LGBT rights persist as a controversial topic politically and culturally, but I wonder if it is really a moral or religious argument at all... It seems to me that the anti-LGBT stance is one born out of disgust, an evolutionary survival mechanism akin to fear and anxiety, the purpose of which is to protect the individual or community from accidental poisoning, spread of disease, etc. Visit the following links for more on this.
Our most primal emotions have been codified into a system of morals upon which legal frameworks and religious doctrine have been constructed. This moral system, conceived at a time when much of our understanding of the world was informed by superstition more so than by science, seems out of sync with our current understanding of science and the physical world in which we live. With LGBT youth representing such a disproportionate fraction of the homeless youth population (20 - 40% nationwide), perhaps it is time for a reexamination of our moral code.
I came across this article in a Reader's Digest magazine the other day. We may be becoming a more tolerant society, but, if this article is any indication, we still have some progress to make. Tragically, I fear that LGBT youths are going to continue to constitute a disproportionate fraction the homeless youth population for some time to come.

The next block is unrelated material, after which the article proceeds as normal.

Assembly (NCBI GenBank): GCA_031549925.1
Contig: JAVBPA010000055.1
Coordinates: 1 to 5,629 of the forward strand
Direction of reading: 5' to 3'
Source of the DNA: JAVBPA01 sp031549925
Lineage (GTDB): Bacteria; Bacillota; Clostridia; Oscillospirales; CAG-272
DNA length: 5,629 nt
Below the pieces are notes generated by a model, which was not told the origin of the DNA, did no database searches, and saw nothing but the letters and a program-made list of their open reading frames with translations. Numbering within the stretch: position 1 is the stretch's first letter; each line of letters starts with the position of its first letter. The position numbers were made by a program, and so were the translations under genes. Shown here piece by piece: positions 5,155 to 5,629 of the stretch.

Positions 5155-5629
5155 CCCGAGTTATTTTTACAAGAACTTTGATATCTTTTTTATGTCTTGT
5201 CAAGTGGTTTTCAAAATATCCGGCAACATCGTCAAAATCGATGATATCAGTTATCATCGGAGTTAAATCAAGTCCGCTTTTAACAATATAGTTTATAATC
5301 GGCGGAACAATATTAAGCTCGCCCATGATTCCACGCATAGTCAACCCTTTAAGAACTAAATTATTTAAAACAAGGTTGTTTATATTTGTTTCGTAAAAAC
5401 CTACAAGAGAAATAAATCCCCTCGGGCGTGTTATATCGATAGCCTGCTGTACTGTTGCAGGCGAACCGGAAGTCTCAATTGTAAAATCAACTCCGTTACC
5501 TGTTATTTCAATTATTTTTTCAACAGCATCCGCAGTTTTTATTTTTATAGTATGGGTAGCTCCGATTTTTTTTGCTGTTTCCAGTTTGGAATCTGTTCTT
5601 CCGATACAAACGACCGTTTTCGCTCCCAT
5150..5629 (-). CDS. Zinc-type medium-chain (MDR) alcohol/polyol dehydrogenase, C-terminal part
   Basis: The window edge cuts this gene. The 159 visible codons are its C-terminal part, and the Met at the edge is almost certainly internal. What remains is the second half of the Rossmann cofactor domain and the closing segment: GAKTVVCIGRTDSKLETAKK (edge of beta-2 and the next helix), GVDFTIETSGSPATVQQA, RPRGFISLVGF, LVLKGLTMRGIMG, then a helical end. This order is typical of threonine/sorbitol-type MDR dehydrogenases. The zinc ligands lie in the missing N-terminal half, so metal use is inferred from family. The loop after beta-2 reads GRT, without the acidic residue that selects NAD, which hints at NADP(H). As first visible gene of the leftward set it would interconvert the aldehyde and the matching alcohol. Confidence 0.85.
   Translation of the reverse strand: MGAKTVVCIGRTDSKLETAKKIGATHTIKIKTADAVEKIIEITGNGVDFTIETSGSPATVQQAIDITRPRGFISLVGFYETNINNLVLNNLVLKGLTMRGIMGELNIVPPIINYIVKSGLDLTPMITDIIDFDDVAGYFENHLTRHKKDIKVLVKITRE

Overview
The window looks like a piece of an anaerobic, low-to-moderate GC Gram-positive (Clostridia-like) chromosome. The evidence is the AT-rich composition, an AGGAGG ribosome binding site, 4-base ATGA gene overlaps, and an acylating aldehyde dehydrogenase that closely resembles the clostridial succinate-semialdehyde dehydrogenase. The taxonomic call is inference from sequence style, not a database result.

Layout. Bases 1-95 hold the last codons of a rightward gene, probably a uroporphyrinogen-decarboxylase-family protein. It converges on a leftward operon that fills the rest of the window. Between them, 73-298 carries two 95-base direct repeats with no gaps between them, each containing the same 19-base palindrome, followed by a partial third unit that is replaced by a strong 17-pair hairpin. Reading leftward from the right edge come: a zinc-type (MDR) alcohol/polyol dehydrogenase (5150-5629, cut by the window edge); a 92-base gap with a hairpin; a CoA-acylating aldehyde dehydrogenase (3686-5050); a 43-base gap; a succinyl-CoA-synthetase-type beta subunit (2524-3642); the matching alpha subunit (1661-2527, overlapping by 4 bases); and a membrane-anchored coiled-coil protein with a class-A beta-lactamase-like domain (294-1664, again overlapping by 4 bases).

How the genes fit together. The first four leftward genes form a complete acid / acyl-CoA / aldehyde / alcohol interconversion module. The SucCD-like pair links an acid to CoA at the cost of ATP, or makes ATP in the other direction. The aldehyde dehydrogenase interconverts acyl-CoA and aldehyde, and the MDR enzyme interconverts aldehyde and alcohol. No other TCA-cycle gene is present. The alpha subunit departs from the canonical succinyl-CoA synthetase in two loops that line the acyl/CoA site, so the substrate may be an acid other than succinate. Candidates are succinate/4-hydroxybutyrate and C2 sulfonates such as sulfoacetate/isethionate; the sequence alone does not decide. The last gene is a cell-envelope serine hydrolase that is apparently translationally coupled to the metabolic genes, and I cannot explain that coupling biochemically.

Alex Cooper documented her experience in the the book "Saving Alex". The following is from the Saving Alex page on amazon.com
When Alex Cooper was fifteen years old, life was pretty ordinary in her sleepy suburban town and nice Mormon family. At church and at home, Alex was taught that God had a plan for everyone. But something was gnawing at her that made her feel different. These feelings exploded when she met Yvette, a girl who made Alex feel alive in a new way, and with whom Alex would quickly fall in love.
Alex knew she was holding a secret that could shatter her family, her church community, and her life. Yet when this secret couldn’t be hidden any longer, she told her parents that she was gay, and the nightmare began. She was driven from her home in Southern California to Utah, where, against her will, her parents handed her over to fellow Mormons who promised to save Alex from her homosexuality.
For eight harrowing months, Alex was held captive in an unlicensed “residential treatment program” modeled on the many “therapeutic” boot camps scattered across Utah. Alex was physically and verbally abused, and many days she was forced to stand facing a wall wearing a heavy backpack full of rocks. Her captors used faith to punish and terrorize her. With the help of a dedicated legal team in Salt Lake City, Alex eventually escaped and made legal history in Utah by winning the right to live under the law’s protection as an openly gay teenager.
Alex is not alone; the headlines continue to splash stories about gay conversion therapy and rehabilitation centers that promise to “save” teenagers from their sexuality. Saving Alex is a courageous memoir that tells Alex’s story in the hopes that it will bring awareness and justice to this important issue. A bold, inspiring story of one girl’s fight for freedom, acceptance, and truth.